Mahalia also performed at the 1963 march where Dr. Martin Luther King Jr. gave his famous "I Have a Dream" speech.
"Mahalia knew how powerful (Dr. King's) words were," Harrison writes, "and how important it would be to share them."
In the 1930's, opera singer Marian Anderson performed in venues across the United States and Europe — often as the first African-American woman to do so.
In 1935, she was invited by President and First Lady Franklin and Eleanor Roosevelt to sing at the White House. In 1939, after Marian was barred from performing at Constitution Hall in Washington, DC, Eleanor Roosevelt invited her to sing at the Lincoln Memorial on Easter Sunday, where she performed in front of 75,000 people and was broadcasted across the United States on the radio.
Marian also participated in the Civil Rights Movement, was the first African-American woman to perform with the New York Metropolitan Opera, and sang the national anthem at John F. Kennedy's inauguration.
"Marian was a trailblazer and a leader in her field, with a long, respected career," writes Harrison. "With her voice she reached people all around the world, and when faced with adversity, she rose above it."
Mary was born into slavery in Virginia around 1840, and was purchased by a family of abolitionists and spies, the Van Lews.
After being granted her freedom as a teen, Mary wanted to help the Van Lews in their fight against the Confederacy, so she went undercover as a slave in Jefferson's Confederate White House.
"While cleaning, she would steal glances at confidential memos," writes Harrison. "She passed information about troop movements and army plans...to Union officials."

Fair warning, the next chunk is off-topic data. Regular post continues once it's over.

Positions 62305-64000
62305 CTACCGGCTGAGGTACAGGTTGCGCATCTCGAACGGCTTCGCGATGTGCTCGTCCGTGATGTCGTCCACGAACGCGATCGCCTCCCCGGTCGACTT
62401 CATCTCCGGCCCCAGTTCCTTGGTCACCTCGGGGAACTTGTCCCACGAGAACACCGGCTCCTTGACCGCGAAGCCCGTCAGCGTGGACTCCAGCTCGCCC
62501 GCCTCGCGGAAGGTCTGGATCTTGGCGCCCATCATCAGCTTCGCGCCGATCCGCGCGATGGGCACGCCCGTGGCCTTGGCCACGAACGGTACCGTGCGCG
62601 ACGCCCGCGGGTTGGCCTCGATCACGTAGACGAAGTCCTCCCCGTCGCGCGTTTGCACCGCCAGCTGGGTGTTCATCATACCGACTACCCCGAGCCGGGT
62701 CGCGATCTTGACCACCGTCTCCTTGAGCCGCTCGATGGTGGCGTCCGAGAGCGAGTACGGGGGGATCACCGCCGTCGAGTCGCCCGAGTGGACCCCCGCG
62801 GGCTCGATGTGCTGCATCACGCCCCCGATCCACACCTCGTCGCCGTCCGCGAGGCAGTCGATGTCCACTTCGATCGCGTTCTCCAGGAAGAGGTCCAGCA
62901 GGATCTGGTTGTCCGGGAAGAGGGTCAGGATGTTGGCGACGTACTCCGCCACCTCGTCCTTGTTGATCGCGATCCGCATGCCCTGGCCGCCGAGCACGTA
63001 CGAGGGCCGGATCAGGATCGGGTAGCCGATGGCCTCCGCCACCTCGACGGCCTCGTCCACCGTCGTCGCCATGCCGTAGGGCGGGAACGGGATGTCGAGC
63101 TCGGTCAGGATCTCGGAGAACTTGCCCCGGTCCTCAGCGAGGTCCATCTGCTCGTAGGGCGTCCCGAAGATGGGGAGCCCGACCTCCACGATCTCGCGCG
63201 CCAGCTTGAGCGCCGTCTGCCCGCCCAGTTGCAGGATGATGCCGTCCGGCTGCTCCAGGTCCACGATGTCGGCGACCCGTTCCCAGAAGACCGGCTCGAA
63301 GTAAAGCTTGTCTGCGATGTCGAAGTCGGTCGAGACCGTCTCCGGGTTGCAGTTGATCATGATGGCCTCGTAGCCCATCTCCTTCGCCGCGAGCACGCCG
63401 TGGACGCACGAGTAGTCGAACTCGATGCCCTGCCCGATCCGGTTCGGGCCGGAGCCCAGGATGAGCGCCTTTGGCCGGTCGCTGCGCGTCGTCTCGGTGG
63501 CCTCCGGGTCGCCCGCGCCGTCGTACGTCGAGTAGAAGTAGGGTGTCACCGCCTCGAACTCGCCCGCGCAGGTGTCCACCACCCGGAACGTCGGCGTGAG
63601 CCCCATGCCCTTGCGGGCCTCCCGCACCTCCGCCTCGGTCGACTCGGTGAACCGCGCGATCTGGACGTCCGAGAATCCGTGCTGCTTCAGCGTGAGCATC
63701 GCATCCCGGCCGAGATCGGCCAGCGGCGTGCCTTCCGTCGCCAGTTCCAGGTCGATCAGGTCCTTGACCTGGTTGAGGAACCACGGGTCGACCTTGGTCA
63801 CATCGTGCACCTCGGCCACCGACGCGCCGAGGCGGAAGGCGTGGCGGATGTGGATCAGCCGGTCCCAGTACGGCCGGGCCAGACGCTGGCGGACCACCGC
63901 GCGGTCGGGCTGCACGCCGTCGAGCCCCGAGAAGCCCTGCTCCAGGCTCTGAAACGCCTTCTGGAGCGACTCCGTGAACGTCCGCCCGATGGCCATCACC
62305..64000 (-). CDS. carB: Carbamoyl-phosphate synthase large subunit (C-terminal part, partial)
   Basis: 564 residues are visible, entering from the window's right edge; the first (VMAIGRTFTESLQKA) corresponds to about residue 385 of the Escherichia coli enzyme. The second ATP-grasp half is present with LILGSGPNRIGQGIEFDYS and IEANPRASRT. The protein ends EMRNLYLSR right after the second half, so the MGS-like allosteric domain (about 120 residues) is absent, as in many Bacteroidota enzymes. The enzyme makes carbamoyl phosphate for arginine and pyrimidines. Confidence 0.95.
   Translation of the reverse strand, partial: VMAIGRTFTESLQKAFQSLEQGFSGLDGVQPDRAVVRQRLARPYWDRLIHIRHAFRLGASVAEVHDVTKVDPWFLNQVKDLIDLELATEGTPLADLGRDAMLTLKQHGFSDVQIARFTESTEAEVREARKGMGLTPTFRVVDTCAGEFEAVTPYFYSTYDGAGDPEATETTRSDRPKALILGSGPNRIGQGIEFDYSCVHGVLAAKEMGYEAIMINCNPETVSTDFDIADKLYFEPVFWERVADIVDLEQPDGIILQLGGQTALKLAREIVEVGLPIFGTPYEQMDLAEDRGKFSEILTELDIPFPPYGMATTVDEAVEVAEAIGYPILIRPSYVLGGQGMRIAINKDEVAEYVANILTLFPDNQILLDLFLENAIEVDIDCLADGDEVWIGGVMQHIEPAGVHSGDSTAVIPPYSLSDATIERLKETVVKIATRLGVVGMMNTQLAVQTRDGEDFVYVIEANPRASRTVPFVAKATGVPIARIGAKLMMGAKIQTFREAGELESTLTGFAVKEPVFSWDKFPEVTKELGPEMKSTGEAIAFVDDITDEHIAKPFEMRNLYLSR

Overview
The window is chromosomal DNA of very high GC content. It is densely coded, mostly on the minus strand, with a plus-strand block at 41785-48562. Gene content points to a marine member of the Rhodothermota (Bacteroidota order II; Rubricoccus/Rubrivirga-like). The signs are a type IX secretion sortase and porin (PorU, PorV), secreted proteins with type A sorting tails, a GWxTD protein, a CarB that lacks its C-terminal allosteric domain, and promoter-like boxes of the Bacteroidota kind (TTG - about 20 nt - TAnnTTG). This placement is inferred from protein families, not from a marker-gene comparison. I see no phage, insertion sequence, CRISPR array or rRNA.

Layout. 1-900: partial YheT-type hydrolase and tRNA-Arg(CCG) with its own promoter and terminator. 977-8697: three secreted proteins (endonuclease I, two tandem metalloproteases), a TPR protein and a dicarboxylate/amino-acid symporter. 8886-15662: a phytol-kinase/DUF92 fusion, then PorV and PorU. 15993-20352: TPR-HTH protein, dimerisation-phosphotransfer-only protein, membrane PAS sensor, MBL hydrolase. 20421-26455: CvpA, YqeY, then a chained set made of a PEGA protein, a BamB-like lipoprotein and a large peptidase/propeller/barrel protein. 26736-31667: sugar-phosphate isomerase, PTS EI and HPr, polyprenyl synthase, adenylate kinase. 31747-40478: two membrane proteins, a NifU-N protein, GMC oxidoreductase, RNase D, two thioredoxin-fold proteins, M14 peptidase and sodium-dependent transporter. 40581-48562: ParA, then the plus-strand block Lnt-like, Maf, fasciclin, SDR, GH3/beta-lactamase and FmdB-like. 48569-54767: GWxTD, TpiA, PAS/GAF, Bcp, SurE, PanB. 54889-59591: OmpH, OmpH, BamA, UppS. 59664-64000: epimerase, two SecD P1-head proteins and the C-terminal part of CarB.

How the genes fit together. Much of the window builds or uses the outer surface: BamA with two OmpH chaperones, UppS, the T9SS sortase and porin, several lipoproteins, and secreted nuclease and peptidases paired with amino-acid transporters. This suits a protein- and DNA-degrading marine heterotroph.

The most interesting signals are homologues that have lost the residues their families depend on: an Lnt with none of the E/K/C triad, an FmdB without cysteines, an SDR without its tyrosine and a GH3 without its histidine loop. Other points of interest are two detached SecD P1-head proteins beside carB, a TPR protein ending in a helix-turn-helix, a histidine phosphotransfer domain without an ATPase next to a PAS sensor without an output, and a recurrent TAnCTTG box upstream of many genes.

In 1995, Mary was inducted into the Military Intelligence Hall of Fame.
Nichelle was cast in science fiction series "Star Trek," making her the first woman of color in history to hold a leading role on a prime-time television show.
After she and one of her white cast mates shared television's first on-screen interracial kiss, show producers responded to viewer complaints by cutting back on Nichelle's lines and screen time.
After Dr. Martin Luther King encouraged her to remain in her Star Trek role as a symbol of hope and inspiration for African-Americans, Nichelle stayed on as a part of the show.
"After Star Trek, Nichelle continued to inspire people," writes Harrison. "She became a recruiter for NASA, traveling around the United States, doing outreach to young men and women of color."
Phillis was a poet in the 1700's, educated by the family who owned her as a slave.
Phillis was the first African-American woman poet to have a book published, and her works were used by abolitionists as an example of the intelligence and promise of black people.
"Her natural talent and body of work live on as fundamental contributions to American literature," Harrison writes.
An aspiring writer, Zora enrolled at Howard University in 1918, and by 1925 had won awards for her writing. She transferred to New York's Barnard College, where she was the first black student to attend.
"Zora recognized the need to record African American stories, and she celebrated them long before others realized how important they would be," Harrison writes.